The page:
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Outdoor Cooking in the Summertime

By Carol Witte, RDN, Program Director of Nutrition Services & Senior Centers

Summer CookingWarmer weather means it’s time to get outside! Whether you choose walking, gardening or enjoying the colors of nature, it’s time to enjoy the outdoors and move more! It is also a time when you can grill out more often. I love the smell of food cooking outdoors and am also a camper. For me, there is nothing more enjoyable than preparing a meal on a wood fire. Today we have so many options for cooking food outdoors. There is such a variety of grills available, including smaller sizes when cooking for one or two. While grilled foods are packed with flavor, the way you prepare them can have a big impact on how healthy they are. Below are a few tips for preparing food outside that is both tasty and good for you.

Trim the Fat, Marinate & Season and Cook on Indirect Heat
Searing meat helps to hold in moisture but be cautious to avoid charring your protein, whether it is chicken, beef, pork or fish. Marinate meat for at least 30 minutes before grilling. Acidic ingredients like vinegar, lemon juice and orange juice are effective at tenderizing your protein items. Try to cook at lower temperatures and use low sodium herb rubs to help reduce cancer-causing compounds that form where meat is charred. Remember to trim your fat, not only to have a leaner product, but also to prevent the fat from dripping and causing flames to flare. The resulting smoke contains polycyclic aromatic hydrocarbons that have been linked to cancer. If cooking with charcoal, distribute the coals under half the grill and leave the other half empty or cover it lightly with a thin layer of coals. When cooking on a gas grill, only light one of the sides. By having a hot heat zone and a low heat zone, you can move the food items to ensure they are done properly and avoid burned edges. Don’t forget to use a food thermometer to ensure food has reached the safe minimum internal cooking temperatures. (Beef, fish and pork: 145°F, ground beef, sausage: 155°F and poultry:165°F.)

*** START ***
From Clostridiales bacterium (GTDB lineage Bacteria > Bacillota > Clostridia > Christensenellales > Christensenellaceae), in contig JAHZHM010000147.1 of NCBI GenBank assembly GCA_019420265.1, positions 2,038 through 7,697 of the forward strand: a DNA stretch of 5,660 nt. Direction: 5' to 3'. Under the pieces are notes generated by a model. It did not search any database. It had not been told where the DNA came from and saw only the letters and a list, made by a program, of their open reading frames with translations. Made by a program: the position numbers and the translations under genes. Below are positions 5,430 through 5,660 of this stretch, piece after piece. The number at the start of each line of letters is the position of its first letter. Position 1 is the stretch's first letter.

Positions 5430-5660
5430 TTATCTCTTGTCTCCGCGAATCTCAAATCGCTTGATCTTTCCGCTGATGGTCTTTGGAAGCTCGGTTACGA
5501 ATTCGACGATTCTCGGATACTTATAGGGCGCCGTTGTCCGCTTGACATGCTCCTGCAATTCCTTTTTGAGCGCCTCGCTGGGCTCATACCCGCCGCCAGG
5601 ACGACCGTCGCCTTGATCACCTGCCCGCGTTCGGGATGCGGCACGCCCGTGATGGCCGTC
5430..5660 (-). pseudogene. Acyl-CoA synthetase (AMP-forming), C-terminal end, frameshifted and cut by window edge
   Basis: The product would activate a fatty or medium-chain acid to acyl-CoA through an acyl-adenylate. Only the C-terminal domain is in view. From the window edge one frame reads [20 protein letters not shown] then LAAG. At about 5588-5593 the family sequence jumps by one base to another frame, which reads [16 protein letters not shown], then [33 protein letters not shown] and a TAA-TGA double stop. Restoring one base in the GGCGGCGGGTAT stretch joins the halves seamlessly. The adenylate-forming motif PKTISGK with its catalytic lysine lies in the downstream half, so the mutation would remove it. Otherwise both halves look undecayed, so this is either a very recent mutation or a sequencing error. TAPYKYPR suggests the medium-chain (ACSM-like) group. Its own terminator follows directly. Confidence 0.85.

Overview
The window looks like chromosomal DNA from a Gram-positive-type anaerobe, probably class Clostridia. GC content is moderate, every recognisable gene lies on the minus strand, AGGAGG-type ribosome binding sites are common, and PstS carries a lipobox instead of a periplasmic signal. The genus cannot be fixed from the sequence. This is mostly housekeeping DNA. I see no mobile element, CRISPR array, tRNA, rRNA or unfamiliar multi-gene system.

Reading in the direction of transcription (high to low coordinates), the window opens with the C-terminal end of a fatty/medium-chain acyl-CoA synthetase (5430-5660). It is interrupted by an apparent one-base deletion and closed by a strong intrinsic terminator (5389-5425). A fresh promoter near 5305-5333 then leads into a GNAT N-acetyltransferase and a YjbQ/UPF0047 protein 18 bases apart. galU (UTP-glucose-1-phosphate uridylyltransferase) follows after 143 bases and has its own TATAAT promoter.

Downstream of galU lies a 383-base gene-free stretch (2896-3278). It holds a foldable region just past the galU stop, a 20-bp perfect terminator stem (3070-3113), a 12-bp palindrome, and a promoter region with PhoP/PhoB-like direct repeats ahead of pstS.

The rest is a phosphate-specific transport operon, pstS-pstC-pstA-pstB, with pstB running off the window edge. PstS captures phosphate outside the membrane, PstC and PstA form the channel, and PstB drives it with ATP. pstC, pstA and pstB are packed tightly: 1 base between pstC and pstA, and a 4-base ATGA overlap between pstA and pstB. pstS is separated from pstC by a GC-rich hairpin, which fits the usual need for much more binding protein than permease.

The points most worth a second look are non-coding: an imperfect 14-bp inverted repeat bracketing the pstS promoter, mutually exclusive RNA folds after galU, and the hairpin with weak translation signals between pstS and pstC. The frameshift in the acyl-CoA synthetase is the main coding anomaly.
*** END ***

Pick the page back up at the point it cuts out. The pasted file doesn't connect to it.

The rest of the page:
Keep It Clean
Too much heat isn’t the only thing that can turn a good barbecue bad. Make sure your food is safe by discarding any unused marinade and using clean utensils and plates for cooked food. Always start with a clean grill when cooking. Lighter fluid or other harmful substances can contaminate your food. Keep food at safe temperatures before cooking as well as after cooking. Cool leftovers in shallow pans and place them in the refrigerator as soon as possible but within 1-2 hours depending on the outdoor temperature.

Mix It Up
Read the nutrition label on pre-packaged marinades and barbeque sauces looking out for portion size related to sodium and carbohydrates. Try adding more vinegar, water and low sodium tomato sauce to barbeque sauces to help decrease sodium. Look for new recipe ideas that change the flavor without adding sodium and fat. Add color to your meal with fruits and vegetables, which are less likely to form carcinogens at high heat. Try swapping produce for animal protein. Barbecue a veggie or portobello mushroom burger. Thread tomatoes, onions, squash and peppers on skewers to make kabobs. Or grill pineapple, peaches or nectarines for a gooey, naturally sweet dessert. You’ll cut carcinogens and add cancer-fighting phytochemicals to your meal in the process.